Toby Skerritt has finally got his hands on the Windows Virtual Desktop (WVD) preview… here are his initial thoughts.
After months of anticipation, I’ve finally been able to get to grips with the new Windows Virtual Desktop (WVD) service, and while there are certainly some quirks and issues to be ironed out, I must say that generally, I’m very pleased.
Firstly, its worth setting the tone for this blog, which is purely designed to provide an overview of the current setup process, issues encountered, and first impressions of what the platform looks like for users and administrators. There is no discussion of business benefits, no cost analysis, and no discussion of why you might want to implement WVD. Other more capable people have written some great content in relation to this, most notably Kevin Goodman, co-founder of FSLogix. His perspective can be found here, and is well worth a read.
Setting Up WVD:
Essentially, WVD is just a PaaS service for the management elements of a Windows Remote Desktop environment – so you no longer need to worry about the Broker, Gateway, Web Access or Licencing services. All you need to do is select and customise a desktop image, configure some Azure services, and assign desktops or applications to users. This is all achieved (currently) through PowerShell.
The SKU ofr Windows 10 multi-user is freely available from the gallery and can be created without the use of the WVD platform. I’ve not tested this, but it should be possible to set up a standalone Terminal Services host machine based on this image. The gallery view and sku details are shown below. It’s important to remember that Windows 10 ‘multi user’ is exclusive to Azure, but not exclusive to the WVD platform. Citrix, VMware and other will be integrating this sku into their offerings but managed by a different control plane.
All the guidance for creating the WVD tenant can be found at the below link. I found this documentation very thorough, however there is plenty to be done once these steps have been completed, and customisation of your master image is predictably going to take much more time (LOB applications, office deployment etc.).
For testing purposes, I’d recommend reducing the VM size to keep costs down. I chose a B2ms, with 8GB of ram and 2 CPUs, I also chose HDD rather than SSD for storage, again to reduce overall costs. Performance has been fine for early-life functional testing.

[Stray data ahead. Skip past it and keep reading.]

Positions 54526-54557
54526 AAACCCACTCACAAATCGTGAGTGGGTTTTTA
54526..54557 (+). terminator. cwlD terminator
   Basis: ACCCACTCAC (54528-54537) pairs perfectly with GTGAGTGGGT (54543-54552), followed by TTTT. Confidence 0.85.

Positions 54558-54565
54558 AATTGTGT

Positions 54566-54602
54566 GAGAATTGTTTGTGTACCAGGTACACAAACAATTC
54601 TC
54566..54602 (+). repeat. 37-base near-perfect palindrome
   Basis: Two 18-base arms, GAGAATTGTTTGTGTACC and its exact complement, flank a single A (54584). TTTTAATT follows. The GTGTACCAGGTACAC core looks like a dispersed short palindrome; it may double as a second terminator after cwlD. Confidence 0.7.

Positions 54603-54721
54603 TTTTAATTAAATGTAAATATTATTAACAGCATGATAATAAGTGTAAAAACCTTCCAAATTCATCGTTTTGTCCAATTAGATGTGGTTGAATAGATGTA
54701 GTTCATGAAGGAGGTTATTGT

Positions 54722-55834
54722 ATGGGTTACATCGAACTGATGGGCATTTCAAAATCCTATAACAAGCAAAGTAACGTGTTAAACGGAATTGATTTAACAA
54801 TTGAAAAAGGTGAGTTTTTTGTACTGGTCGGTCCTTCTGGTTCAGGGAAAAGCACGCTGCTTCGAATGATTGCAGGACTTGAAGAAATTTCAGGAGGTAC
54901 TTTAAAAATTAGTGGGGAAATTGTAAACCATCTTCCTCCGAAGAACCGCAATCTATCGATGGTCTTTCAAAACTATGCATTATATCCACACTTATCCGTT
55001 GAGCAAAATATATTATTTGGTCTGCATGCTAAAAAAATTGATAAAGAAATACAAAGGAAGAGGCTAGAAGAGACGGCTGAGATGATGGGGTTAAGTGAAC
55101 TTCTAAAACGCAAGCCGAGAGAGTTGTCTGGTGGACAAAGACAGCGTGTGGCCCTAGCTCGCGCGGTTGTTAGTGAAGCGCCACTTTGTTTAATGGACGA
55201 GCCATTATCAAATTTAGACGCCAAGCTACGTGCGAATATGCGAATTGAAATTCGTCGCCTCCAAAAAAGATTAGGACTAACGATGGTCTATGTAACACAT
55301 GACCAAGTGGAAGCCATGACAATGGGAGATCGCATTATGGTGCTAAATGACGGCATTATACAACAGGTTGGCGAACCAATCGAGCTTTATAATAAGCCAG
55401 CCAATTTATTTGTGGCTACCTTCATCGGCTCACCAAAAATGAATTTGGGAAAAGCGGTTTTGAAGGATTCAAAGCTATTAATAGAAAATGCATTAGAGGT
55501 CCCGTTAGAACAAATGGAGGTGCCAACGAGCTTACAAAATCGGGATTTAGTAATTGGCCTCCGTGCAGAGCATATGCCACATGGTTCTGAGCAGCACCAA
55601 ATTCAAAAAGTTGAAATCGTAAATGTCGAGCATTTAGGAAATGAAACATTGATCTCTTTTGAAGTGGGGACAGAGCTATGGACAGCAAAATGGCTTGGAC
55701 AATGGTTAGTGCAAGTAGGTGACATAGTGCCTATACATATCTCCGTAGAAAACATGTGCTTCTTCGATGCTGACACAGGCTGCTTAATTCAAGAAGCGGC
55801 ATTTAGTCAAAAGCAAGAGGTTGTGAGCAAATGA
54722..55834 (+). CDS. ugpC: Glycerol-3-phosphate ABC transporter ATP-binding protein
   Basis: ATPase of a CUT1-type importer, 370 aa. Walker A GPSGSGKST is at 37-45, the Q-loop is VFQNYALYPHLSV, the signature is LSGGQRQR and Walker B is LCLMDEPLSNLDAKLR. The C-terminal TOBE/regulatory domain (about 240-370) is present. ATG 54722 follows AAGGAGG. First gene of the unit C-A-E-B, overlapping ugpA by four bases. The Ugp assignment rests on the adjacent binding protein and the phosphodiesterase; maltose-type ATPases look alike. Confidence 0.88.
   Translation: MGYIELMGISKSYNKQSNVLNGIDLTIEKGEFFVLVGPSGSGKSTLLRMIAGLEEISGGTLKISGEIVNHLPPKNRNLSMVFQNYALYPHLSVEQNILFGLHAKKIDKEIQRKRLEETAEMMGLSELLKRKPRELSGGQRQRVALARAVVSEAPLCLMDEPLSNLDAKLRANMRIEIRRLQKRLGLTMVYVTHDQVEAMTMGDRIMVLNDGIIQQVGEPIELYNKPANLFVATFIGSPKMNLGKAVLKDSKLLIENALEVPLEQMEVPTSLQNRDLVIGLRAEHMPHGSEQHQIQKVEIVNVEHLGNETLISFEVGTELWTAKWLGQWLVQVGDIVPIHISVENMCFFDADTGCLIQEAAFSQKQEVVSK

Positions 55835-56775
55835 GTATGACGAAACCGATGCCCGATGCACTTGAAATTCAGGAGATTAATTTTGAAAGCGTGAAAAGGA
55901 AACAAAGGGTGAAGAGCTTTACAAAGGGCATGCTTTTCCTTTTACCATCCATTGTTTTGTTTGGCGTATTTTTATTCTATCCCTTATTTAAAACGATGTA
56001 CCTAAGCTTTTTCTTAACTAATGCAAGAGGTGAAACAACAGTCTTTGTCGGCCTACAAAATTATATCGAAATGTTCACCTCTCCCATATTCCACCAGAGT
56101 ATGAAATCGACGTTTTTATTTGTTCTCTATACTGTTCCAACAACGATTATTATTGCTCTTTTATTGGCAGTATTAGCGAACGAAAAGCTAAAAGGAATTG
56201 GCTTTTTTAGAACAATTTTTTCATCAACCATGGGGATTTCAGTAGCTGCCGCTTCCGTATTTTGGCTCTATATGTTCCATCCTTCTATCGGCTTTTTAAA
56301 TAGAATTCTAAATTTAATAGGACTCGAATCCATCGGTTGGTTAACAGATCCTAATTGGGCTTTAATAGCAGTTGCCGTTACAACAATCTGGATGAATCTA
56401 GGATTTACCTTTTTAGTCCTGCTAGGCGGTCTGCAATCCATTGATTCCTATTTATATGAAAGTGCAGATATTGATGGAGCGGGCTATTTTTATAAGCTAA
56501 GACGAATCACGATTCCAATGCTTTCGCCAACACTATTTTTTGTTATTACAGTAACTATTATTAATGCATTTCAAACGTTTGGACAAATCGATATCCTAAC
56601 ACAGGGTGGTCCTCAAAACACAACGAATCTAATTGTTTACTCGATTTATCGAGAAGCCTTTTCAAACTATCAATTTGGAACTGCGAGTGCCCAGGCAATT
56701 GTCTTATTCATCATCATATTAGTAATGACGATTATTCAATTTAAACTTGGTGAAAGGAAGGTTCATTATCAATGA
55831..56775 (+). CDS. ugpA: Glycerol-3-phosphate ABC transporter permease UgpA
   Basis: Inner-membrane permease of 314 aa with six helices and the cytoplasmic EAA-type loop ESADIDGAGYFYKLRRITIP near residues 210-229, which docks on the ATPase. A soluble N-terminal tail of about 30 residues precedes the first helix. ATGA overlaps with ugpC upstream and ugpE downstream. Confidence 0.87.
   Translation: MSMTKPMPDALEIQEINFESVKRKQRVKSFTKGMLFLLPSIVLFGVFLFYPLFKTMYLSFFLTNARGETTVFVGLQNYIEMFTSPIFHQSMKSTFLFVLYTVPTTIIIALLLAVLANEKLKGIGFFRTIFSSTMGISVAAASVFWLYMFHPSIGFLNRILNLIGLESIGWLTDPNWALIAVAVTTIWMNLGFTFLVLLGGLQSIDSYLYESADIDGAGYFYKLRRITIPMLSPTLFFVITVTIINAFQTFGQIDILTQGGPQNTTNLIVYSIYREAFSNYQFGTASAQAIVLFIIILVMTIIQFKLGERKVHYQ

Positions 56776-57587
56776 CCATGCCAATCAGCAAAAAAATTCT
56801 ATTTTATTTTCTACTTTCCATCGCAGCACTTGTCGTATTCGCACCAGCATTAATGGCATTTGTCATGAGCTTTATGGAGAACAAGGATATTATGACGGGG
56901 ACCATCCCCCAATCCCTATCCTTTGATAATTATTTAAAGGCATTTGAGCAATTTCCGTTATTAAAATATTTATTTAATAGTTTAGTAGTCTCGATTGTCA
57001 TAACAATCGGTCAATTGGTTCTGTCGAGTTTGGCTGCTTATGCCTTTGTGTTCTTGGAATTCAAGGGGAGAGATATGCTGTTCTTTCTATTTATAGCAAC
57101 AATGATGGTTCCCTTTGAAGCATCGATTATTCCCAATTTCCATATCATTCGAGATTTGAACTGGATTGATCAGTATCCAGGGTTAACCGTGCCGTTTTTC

From a user access perspective, there are a few different ways for users to access this platform:
- The new Microsoft RD client which supports aspx feeds can be found here
- The HTML5 based Web Client can be found here
- Details for the iOS RD client (beta) can be found here
(I was very impressed with the usability of this one)
You can even add the stream to your remoteapp and desktop connections in Windows 10 (although I believe this is unsupported, and performance can be erratic) Stream details are shown below.
With setup complete, and the correct clients downloaded, it was time to start testing.
Generally, I have to say that the logon experience via the new Windows RD client and the HTML5 web client is slightly disappointing. Both still have the appearance of traditional RDWeb services front end, and its quite dull and tired. Microsoft should follow Citrix or VMware’s lead here; the Horizon web experience for example is much more appealing.
The Desktop Client Experience – tiny icons, lots of white space.
We are a pretty good test case for interoperability as our AD is federated, we use InTune to manage end-user devices, we have implemented Windows Hello, and we use multi-factor authentication in most instances, including passwordless sign on, which I am a big fan of.
The initial authentication process for us was a bit clunky, however it must be remembered that the service is likely to improve significantly before full public release.